Free-return trajectories of the first kind are those for which perilune lies on the x-axis; the velocity vector at perilune will in general be inclined to the MEP.  The maximum lunar inclination possible is 10.8o, and this requires a polar (with respect to the MEP) departure orbit from Earth.

Trajectories of the second kind are those for which the velocity vector at perilune is parallel to the MEP; perilune itself does not in general lie in the MEP.   These trajectories can have any inclination at the moon, but for each inclination only one perilune distance is possible.  Higher inclinations correspond to higher perilunes.  Reaching near-polar inclinations at the moon requires nearly polar departure orbits from Earth.

Co-planar trajectories (those which lie entirely in the MEP) are simultaneously of the first and second kinds.

Trajectories of either kind can be either circum-lunar (passing behind the moon) or cis-lunar (passing in front of it).  Trajectories can also be either co-rotating (departure orbit is eastward) or counter-rotating (departure orbit is westward).  I believe, though, that for current purposes there are no advantages to either cis-lunar or counter-rotating trajectories.  Apollo used co-rotating circum-lunar trajectories.

The paper shows transit times only for co-planar trajectories.  However, it does show that trip times increase significantly with increasing perilune distance, and I believe that will hold for non-co-planar trajectories as well.  A high-inclination free-return fly-by of the moon would entail a highly-inclined departure orbit and a round-trip lasting a few days longer than an equatorial fly-by.  In addition, perilune would be at a distance of about 30,000 km.

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Re: Lunar Orbits and their potential uses
« Reply #18 on: 12/13/2016 06:36 AM »
Quote
MOSCOW, December 12. /TASS/. [...]the chief of the Manned Programs Center at the space industry’s main research institute, cosmonaut Oleg Kotov, has told TASS.

"The discussion over plans for creating an international station in the Moon’s orbit is in the initial phase. [...] Currently the station is seen as a small visitable orbiter consisting of three or four modules in the Moon’s polar highly elliptical orbit," he said.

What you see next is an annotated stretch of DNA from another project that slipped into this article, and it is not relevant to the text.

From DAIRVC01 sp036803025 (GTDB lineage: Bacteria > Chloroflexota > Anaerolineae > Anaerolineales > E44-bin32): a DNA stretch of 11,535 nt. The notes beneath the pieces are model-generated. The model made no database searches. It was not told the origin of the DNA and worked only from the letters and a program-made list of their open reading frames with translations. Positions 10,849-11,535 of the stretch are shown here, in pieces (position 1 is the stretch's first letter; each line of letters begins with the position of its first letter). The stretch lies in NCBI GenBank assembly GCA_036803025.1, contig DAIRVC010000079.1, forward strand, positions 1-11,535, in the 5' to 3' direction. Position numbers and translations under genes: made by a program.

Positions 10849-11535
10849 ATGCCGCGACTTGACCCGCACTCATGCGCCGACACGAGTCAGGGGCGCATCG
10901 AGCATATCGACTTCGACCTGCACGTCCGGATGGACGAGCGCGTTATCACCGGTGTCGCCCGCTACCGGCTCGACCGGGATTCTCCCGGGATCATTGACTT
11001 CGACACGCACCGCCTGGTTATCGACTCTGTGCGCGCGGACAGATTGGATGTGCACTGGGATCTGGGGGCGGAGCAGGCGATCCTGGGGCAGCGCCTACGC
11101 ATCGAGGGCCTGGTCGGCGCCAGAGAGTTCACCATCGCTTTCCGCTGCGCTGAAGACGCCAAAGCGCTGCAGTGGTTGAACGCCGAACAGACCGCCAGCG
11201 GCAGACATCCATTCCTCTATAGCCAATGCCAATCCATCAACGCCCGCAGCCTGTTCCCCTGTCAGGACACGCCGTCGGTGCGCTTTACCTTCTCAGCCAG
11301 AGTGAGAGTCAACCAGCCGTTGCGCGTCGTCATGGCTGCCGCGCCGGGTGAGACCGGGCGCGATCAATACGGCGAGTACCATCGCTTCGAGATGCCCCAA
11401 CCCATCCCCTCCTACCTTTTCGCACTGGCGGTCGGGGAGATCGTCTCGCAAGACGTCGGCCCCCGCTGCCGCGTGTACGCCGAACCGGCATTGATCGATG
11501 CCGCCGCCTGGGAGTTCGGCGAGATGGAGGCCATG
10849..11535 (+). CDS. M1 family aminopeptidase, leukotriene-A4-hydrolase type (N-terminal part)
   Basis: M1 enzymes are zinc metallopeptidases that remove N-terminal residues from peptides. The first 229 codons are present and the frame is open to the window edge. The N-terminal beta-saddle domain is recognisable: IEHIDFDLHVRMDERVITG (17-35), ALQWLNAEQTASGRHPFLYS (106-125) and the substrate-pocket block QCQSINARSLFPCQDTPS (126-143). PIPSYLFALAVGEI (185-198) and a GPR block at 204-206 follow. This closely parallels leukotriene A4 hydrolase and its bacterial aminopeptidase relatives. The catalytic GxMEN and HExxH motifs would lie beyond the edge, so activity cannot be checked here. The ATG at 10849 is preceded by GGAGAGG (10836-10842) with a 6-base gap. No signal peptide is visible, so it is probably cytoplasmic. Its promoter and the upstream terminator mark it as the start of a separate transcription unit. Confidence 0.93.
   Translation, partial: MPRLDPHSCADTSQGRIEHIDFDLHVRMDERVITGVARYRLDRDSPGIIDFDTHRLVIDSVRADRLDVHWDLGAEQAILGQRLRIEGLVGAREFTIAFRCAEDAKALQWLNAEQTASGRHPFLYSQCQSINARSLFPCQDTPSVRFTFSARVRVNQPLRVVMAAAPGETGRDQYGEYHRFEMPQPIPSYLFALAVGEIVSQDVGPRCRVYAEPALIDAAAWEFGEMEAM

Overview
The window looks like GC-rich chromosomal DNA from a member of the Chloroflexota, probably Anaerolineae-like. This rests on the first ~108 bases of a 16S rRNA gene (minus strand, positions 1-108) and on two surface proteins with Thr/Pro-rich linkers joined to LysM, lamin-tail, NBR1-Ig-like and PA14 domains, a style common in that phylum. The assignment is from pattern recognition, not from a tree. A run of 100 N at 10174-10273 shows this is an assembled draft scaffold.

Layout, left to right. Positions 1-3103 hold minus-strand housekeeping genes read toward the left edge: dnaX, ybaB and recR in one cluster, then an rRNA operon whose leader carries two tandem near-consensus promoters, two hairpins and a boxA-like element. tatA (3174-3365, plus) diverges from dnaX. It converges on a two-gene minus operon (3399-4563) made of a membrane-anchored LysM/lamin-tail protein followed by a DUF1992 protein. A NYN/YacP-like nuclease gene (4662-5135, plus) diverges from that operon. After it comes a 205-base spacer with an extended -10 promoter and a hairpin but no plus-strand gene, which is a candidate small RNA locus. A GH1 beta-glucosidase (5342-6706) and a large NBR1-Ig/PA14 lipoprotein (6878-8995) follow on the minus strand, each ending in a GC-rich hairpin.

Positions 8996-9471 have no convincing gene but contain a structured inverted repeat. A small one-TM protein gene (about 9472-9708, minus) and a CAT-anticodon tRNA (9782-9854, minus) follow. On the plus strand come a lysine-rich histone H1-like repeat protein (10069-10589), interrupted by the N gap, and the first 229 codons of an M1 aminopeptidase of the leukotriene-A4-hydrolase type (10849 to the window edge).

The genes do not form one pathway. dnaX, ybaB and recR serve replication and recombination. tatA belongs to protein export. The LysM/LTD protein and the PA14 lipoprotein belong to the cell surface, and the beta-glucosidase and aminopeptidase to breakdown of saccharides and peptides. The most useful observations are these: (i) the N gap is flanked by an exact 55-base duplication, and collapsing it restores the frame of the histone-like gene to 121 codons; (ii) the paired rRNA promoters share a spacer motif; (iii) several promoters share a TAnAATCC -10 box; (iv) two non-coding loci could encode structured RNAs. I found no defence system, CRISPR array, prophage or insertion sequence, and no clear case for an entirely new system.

This matches the description of an NRO.

http://tass.com/science/918631

[...]

In the Russian version of this TASS report, Roskosmos manned spaceflight department chief Sergei Krikalyov confirms that of the three orbits originally considered (low orbit, highly elliptical, libration point), the highly elliptical orbit is now the one being studied most closely.
« Last Edit: 12/13/2016 06:38 AM by sdsds »
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Offline redliox

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Re: Lunar Orbits and their potential uses
« Reply #19 on: 12/13/2016 04:35 PM »
Quote
MOSCOW, December 12. /TASS/. [...]the chief of the Manned Programs Center at the space industry’s main research institute, cosmonaut Oleg Kotov, has told TASS.

"The discussion over plans for creating an international station in the Moon’s orbit is in the initial phase. [...] Currently the station is seen as a small visitable orbiter consisting of three or four modules in the Moon’s polar highly elliptical orbit," he said.

This matches the description of an NRO.

http://tass.com/science/918631

[...]

In the Russian version of this TASS report, Roskosmos manned spaceflight department chief Sergei Krikalyov confirms that of the three orbits originally considered (low orbit, highly elliptical, libration point), the highly elliptical orbit is now the one being studied most closely.

NROs seem to be easy to access from Earth and have some stability, but from the perspective of either landing on the Moon or putting a space station in orbit around it I question their utility.  One advantage I can see is their long orbit would let a station/satellite/ect. loiter over one hemisphere and its pole, providing a steadfast relay; this would be especially useful for either polar or farside expeditions (presuming said-expedition is in the corresponding hemisphere).  The downside: during closest approach it would be screeching at blurring speeds over the Moon, making observations or deploying a lander difficult.